“The Voice of Many Waters”
Stories, as we all know, are the life of Omega Mu, and they keep alive our Omega Mu spirit each time we see each other, and there is nothing wrong with feeling nostalgic and then saying to yourself: “Did I really say and do these interesting things while living in the house; did all those events occur in the RAM, and did I really look like that during my years in The Castle?” And the beautiful thing is that these events did occur, and you did look like that. The Castle has graced the ground of 79 College Avenue for generations of Omega Mu brothers, and our binding stories were framed within the distinctive walls of The Castle. The stories are delightful, poignant and filled with warm memories. Your stories provide a clear, significant lens in appreciating our long history; second, they provide a broad generational spectrum of our brotherhood and our shared home. That is the power of authentic storytelling, not shallow prattle. Anyway, to be clear, please send me more of your stories. Each story helps each of us to appreciate and love, in new yet familiar ways, our Omega Mu brotherhood and The Castle. Thank you.
Chip Chapman, ‘82
“We were zobies in the middle of Hell Week ..... Down in the basement .... most of us were scared shitless...... Standing all in a line eating white bread from each others armpits .... Rodger Watson (USMC) was in line with us, fresh out of the military .... Big as a house ....6 ft 5 ...all muscle .......Then the brothers came out with their paddles ..... (that as tradition requires ....we had made for them ) any way.... The paddles being waved ...the screaming unbearable .... and there is Rodger standing up straight and laughing at all of them .................They left him alone that night! Smart move!”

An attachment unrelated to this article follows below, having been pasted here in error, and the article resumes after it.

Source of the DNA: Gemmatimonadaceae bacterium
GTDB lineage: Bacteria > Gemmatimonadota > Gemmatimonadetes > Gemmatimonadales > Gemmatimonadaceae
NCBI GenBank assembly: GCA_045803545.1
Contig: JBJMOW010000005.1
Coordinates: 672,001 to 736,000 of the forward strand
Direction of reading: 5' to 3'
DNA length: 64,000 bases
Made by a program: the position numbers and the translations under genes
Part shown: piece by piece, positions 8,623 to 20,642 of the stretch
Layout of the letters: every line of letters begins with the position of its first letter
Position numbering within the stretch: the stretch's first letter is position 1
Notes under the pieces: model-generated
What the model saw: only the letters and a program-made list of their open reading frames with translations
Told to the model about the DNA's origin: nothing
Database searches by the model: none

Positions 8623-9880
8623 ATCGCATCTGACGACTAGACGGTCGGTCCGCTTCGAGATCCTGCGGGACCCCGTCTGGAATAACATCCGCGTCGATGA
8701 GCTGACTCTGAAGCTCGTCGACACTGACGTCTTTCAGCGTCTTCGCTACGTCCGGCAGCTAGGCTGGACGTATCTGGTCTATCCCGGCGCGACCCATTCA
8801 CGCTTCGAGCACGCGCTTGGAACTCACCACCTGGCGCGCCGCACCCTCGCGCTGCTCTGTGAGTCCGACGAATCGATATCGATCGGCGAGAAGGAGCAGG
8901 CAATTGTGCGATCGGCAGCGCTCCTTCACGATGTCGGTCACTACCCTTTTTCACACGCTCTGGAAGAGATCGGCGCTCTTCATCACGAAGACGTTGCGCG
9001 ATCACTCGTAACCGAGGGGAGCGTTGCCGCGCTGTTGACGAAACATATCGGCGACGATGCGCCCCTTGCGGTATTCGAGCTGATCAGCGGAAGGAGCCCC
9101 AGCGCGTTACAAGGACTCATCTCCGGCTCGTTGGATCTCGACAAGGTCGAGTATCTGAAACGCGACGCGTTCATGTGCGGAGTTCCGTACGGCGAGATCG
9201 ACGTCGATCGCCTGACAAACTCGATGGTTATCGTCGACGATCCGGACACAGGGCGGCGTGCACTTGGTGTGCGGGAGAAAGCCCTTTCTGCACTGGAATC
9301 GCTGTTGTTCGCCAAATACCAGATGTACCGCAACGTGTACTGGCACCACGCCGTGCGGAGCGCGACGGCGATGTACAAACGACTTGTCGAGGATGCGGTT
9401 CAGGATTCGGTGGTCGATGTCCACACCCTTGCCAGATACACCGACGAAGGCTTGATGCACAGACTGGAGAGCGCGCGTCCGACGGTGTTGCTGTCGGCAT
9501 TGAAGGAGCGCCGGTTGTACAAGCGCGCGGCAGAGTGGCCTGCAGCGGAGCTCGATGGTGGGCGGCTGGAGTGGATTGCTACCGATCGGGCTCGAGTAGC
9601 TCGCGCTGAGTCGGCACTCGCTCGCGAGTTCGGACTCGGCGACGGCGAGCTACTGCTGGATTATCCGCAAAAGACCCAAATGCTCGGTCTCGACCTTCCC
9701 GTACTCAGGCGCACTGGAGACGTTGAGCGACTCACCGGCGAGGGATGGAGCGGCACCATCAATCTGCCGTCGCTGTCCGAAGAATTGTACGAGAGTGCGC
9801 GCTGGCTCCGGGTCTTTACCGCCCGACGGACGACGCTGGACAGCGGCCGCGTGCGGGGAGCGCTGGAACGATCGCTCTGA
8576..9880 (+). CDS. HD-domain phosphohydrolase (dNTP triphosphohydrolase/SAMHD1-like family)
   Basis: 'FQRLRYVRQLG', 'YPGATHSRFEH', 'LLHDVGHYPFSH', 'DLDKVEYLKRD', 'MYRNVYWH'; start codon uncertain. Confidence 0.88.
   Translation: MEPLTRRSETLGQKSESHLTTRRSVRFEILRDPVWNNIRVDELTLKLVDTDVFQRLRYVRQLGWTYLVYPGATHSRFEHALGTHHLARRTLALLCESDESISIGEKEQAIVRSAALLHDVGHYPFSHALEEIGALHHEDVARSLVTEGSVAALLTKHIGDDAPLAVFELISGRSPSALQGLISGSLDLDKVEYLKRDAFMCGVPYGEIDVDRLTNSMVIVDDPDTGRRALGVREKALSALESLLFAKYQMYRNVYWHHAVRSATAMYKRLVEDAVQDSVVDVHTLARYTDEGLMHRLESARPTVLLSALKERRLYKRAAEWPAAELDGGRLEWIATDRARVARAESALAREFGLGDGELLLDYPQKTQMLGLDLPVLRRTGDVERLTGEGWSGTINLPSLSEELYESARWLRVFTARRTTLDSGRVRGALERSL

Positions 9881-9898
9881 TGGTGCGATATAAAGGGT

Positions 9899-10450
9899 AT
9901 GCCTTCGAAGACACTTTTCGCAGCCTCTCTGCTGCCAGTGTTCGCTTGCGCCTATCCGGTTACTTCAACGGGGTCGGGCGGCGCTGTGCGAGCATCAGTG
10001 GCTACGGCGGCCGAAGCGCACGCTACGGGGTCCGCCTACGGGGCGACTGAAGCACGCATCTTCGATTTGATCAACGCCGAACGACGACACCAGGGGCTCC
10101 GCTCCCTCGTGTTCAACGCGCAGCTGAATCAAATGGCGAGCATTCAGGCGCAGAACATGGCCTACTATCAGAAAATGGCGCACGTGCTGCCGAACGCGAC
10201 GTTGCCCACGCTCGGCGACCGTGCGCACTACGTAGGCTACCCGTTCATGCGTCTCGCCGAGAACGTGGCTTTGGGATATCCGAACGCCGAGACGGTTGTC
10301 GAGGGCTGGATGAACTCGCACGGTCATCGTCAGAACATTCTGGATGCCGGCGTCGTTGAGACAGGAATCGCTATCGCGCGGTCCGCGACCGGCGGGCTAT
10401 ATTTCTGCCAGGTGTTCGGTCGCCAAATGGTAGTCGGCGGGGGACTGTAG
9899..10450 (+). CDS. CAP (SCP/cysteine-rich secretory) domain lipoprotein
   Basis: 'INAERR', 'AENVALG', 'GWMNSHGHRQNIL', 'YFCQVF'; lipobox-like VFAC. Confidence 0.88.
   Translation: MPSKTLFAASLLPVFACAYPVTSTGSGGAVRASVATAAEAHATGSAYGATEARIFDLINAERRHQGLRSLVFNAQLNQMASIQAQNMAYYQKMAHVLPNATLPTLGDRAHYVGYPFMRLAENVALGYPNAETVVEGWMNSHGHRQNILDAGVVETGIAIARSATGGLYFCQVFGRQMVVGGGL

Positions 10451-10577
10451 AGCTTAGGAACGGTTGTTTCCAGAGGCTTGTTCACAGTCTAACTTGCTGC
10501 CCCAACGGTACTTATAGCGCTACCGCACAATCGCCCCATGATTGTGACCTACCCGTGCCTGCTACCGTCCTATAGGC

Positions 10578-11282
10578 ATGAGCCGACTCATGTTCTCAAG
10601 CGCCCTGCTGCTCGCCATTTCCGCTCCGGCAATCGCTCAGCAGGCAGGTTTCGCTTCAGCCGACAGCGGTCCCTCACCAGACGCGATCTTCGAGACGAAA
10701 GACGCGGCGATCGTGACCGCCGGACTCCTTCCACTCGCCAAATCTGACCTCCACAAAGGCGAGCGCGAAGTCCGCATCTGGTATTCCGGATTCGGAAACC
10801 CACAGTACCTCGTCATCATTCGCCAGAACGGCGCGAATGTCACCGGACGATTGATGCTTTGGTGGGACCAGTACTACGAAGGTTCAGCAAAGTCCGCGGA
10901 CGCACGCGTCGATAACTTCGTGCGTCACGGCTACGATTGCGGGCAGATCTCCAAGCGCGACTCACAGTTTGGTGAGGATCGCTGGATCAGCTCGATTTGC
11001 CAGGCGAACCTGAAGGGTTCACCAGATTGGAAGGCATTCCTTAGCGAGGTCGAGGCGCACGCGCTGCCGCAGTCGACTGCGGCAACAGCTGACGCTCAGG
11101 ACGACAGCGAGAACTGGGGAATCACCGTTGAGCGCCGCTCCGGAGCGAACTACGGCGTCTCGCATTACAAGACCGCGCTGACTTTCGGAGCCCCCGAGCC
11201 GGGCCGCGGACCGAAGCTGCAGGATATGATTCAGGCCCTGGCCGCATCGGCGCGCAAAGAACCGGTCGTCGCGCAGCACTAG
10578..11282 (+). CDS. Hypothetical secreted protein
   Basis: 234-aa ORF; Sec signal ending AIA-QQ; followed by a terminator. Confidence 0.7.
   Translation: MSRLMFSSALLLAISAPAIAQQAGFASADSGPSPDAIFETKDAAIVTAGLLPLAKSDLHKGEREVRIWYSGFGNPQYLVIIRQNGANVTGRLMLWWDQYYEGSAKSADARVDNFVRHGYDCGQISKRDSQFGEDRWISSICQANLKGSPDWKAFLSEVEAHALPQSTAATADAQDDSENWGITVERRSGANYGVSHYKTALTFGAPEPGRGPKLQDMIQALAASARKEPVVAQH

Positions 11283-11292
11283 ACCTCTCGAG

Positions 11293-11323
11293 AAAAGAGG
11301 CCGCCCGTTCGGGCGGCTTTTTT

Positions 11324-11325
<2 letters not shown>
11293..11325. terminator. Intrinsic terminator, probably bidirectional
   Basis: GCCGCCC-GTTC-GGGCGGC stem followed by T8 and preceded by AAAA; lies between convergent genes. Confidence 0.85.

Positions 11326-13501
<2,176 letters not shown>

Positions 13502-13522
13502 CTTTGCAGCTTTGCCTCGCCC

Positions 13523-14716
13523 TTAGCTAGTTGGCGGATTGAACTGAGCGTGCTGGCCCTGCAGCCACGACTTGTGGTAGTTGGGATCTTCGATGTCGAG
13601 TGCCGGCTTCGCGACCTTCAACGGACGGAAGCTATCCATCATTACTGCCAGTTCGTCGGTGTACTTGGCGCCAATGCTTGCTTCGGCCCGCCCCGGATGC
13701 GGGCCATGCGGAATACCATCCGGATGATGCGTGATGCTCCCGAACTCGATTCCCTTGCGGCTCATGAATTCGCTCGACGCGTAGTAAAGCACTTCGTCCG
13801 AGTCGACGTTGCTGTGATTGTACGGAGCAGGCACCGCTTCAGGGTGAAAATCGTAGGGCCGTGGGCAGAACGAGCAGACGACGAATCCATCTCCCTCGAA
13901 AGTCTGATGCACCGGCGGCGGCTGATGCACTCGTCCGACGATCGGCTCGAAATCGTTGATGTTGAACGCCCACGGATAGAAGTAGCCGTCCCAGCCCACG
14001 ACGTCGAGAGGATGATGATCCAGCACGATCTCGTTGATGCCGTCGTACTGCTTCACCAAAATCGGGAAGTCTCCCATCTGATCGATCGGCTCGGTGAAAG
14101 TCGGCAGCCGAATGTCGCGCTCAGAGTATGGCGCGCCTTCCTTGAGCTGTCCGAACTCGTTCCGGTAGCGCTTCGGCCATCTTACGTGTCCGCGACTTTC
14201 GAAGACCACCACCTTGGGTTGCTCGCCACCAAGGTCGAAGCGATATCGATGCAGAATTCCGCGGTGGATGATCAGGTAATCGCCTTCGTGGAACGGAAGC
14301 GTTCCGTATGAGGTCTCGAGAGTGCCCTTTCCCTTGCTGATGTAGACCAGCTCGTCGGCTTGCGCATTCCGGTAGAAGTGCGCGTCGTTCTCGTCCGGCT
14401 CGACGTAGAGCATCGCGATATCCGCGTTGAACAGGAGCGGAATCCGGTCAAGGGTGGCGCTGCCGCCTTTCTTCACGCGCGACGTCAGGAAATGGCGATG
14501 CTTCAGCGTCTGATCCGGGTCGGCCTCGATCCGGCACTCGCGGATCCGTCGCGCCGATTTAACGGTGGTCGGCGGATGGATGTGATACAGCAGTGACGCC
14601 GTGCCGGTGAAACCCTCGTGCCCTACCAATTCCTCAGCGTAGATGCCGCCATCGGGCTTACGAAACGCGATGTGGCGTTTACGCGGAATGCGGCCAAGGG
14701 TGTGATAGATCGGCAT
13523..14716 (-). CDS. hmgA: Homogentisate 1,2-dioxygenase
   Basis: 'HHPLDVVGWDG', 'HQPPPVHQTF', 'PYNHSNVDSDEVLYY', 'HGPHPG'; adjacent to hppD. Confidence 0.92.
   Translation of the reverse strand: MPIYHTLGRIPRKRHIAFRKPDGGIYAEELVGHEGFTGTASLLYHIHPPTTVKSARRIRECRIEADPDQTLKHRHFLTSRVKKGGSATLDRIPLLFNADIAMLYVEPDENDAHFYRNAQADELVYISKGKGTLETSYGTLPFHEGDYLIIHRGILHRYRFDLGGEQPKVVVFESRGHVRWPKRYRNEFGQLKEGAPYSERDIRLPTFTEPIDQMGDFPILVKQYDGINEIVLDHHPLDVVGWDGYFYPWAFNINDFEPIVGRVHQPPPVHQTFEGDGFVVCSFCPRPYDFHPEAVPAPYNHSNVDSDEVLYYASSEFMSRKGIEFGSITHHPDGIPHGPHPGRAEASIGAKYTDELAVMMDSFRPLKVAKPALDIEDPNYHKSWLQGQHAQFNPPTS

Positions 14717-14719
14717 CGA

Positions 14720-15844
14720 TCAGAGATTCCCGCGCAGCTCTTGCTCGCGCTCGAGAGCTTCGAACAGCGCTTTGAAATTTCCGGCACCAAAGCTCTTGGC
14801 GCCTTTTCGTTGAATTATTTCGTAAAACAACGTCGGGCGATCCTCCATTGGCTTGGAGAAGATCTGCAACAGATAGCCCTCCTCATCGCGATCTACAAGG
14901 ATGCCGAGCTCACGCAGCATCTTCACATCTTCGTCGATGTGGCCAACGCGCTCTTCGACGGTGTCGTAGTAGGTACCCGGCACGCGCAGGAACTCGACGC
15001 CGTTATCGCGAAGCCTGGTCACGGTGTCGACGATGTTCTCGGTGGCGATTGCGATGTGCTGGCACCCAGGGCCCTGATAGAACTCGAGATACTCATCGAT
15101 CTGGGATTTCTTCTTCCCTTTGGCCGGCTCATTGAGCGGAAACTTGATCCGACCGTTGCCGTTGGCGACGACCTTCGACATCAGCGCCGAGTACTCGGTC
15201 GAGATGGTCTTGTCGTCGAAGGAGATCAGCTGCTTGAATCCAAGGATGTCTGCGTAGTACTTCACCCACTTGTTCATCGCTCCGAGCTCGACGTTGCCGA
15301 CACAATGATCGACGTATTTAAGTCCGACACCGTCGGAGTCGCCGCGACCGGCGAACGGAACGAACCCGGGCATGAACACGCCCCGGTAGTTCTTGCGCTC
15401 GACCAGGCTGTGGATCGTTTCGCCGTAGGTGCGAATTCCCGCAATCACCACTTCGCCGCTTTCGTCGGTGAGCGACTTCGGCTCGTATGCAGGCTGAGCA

When we walked into his office his six foot six or so lanky frame was slouched in one chair with one of his feet up on another chair and his hands were high-steepled in front of his non-smiling mouth. He managed to move just enough to shake hands with Barry, without rising.
Barry was filled with positivity and new-guy enthusiasm.The conversation, to the best of my memory went as follows:
Barry, "Hi President Libby it is a real honor to be visiting the U of Maine and its very historic chapter of Phi Gamma Delta. I am Barry Mees, Field Secretary for Phi Gamma Delta. I am a recent graduate of (I forget which school, but I believe it was the University of Western Ontario). So what do you think of Phi Gamma Delta at U Maine? Barry was as animated and leaning forward as Libby was leaning back and unresponsive in a manner that would do the Sphinx proud.
Libby, (through steepled hands and with no sign of warmth) "Well. Mistah Mees (pregnant pause)....... "That is a COMPLICATED question".......... pregnant pause as Barry leaned forward in positive anticipation)..........."On one hand, Mistah Mees".......... pregnant pause as Barry leans even more forward and Libby slumps even more backward........ as individuals, they ahhh the most TALENTED group of people I have ever seen on this campus…”